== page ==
Wildlife Spotlight: The Lava Lizard

Dwarfed in popularity by giant tortoises, birds with bright blue feet, and swimming iguanas, the Lava Lizard still has a vital role to play in the Galápagos ecosystem, regulating both the endemic and introduced insect population.

There are seven species of Lava Lizard, found on all the major islands except Genovesa.

Species   Island
Microlophus Albermarlensis   Baltra
Santa Cruz
Fernandina
Santiago
Rábida
North Seymour
Santa Fé
South Plaza
Daphne Major
 
Microlophus Bivittatus San Cristóbal
Microlophus Delanonis Española
Microlophus Grayi Floreana
Microlophus Habelli Marchena
Microlophus Duncanensis Pinzón
Microlophus Pacificus Pinta
 

Slightly larger than the female, the male Lava Lizard measures 15-20cm, while the female measures 12-18cm.  The male is distinctly territorial. He is frequently seen standing on top of rocks or trail markers doing characteristic "push-up" territorial display.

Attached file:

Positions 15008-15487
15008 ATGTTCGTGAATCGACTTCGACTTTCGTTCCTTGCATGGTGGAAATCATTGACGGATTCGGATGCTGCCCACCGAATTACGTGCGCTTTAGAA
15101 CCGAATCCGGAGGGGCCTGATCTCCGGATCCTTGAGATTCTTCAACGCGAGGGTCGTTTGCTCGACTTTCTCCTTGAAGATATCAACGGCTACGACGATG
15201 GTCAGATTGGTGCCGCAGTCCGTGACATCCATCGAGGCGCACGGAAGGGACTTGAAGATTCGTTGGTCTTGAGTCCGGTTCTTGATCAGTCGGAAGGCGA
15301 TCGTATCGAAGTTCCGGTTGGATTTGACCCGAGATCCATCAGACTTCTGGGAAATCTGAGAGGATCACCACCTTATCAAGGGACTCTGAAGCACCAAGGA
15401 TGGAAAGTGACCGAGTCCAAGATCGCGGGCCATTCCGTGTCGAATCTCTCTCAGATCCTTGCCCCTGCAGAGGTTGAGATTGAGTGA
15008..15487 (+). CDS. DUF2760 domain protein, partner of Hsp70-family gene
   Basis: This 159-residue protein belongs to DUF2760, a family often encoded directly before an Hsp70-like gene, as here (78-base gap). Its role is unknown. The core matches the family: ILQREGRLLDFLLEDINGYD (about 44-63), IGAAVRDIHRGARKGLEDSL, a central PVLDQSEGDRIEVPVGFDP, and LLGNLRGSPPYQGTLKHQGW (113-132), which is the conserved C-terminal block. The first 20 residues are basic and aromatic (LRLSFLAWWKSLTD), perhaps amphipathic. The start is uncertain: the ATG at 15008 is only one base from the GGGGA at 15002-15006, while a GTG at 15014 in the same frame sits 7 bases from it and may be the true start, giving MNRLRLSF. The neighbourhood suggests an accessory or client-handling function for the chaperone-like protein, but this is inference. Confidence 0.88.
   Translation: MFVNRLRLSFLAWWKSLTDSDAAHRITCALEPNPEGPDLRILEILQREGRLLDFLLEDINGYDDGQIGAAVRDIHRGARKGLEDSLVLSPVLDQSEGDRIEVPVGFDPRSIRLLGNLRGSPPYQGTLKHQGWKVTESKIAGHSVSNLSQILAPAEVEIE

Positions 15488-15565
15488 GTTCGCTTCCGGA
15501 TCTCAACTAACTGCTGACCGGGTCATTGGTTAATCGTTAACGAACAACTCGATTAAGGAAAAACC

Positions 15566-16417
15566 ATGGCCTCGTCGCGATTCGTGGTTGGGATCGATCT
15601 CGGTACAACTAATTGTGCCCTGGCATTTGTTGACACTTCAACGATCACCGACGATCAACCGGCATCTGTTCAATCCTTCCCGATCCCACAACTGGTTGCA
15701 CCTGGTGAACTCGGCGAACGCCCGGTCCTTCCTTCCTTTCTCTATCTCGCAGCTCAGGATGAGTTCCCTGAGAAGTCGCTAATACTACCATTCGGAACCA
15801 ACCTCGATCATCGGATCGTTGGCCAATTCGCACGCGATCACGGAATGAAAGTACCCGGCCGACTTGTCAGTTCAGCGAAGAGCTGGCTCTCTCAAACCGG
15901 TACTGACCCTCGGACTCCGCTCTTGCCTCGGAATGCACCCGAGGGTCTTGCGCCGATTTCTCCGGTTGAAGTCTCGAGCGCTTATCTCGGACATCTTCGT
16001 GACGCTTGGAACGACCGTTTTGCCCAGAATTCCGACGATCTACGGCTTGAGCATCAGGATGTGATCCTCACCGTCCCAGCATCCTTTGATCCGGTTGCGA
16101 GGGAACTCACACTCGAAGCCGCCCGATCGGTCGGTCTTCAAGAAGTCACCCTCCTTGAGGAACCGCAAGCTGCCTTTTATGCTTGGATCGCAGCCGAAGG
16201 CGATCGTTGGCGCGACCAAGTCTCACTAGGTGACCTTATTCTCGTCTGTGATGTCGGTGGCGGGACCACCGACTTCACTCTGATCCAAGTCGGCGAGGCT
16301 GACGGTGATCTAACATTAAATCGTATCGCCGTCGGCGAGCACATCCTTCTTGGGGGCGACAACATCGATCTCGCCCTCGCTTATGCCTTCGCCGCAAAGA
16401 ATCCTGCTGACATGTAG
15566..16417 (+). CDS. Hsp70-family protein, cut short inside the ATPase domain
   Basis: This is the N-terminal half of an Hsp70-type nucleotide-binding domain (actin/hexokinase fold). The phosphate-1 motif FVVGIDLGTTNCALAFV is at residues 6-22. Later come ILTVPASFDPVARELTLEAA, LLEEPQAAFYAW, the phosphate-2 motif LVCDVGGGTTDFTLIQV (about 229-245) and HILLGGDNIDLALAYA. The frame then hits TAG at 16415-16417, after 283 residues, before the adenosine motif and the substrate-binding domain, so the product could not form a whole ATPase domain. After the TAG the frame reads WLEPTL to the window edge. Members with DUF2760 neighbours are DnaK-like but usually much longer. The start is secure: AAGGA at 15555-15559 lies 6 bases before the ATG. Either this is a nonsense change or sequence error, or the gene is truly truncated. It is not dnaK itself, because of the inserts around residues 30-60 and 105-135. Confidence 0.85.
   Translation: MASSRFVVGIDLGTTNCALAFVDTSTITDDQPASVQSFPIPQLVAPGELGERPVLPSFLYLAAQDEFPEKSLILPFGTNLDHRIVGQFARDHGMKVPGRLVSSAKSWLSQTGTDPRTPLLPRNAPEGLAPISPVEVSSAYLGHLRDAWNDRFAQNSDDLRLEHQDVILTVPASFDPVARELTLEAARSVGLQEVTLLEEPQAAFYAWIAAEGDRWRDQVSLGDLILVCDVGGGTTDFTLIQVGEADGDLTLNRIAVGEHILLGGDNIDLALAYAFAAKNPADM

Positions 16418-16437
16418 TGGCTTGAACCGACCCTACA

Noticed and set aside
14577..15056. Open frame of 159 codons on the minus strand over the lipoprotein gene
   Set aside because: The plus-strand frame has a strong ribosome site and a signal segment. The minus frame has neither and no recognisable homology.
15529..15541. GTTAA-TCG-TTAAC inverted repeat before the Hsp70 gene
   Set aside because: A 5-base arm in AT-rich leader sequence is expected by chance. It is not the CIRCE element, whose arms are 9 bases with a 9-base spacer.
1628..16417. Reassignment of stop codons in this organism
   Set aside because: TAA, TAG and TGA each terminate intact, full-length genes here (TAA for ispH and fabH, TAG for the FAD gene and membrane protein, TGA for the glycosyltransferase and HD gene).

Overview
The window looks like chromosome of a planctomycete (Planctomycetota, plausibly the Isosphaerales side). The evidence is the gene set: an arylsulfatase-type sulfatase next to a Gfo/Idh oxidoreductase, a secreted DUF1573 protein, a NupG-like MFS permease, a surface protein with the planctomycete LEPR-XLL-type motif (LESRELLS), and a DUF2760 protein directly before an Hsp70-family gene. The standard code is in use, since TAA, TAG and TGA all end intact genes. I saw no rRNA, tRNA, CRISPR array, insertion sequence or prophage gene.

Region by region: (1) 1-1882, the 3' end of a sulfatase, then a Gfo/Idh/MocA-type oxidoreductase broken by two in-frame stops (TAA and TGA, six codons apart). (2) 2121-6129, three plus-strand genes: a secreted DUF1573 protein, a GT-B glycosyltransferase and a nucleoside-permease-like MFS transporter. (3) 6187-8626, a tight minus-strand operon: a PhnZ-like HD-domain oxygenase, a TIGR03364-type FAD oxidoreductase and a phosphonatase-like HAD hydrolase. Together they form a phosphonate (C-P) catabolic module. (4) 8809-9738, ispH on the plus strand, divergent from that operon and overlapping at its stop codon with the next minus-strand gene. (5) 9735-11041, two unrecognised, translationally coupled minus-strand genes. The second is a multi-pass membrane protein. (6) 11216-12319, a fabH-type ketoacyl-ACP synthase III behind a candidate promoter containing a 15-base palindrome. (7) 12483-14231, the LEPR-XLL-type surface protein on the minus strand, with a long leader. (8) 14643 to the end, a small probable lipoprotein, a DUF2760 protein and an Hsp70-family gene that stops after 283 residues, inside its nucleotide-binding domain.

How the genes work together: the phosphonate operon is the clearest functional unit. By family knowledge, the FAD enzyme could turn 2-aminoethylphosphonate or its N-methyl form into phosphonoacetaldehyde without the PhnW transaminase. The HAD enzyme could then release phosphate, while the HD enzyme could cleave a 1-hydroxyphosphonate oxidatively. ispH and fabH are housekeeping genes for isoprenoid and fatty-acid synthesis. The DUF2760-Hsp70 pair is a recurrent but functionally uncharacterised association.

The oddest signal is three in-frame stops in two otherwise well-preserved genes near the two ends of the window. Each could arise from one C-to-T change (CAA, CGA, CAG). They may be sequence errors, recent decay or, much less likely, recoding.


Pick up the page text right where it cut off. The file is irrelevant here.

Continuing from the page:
Males can be identified by their rough, patterned skin and distinctive spinal crest. The base color is often influenced by the the local geology and vegetation.  Lizards on Fernandina tend to be darker to blend in with the black lava. Those on Rábida tend to have a more brownish-red hue to match the unique red coloration of the rocks.

Females, particularly in mating season, develop a distinctive bright red or orange throat. Breeding takes place primarily during the hottest months of February, March and April. Females will lay 3-6 eggs in deep burrows, often in several  clutches spaced three to four weeks apart.  Eggs hatch approximately three months later. Males take three years to mature, while females mature as early as nine months.

Lava Lizards are omniverous, eating primarily insects, however some eat vegetation, particularly in the dry season.  Lava Lizards prey on invertebrates, however they have also been known to eat one another in acts of cannibalism.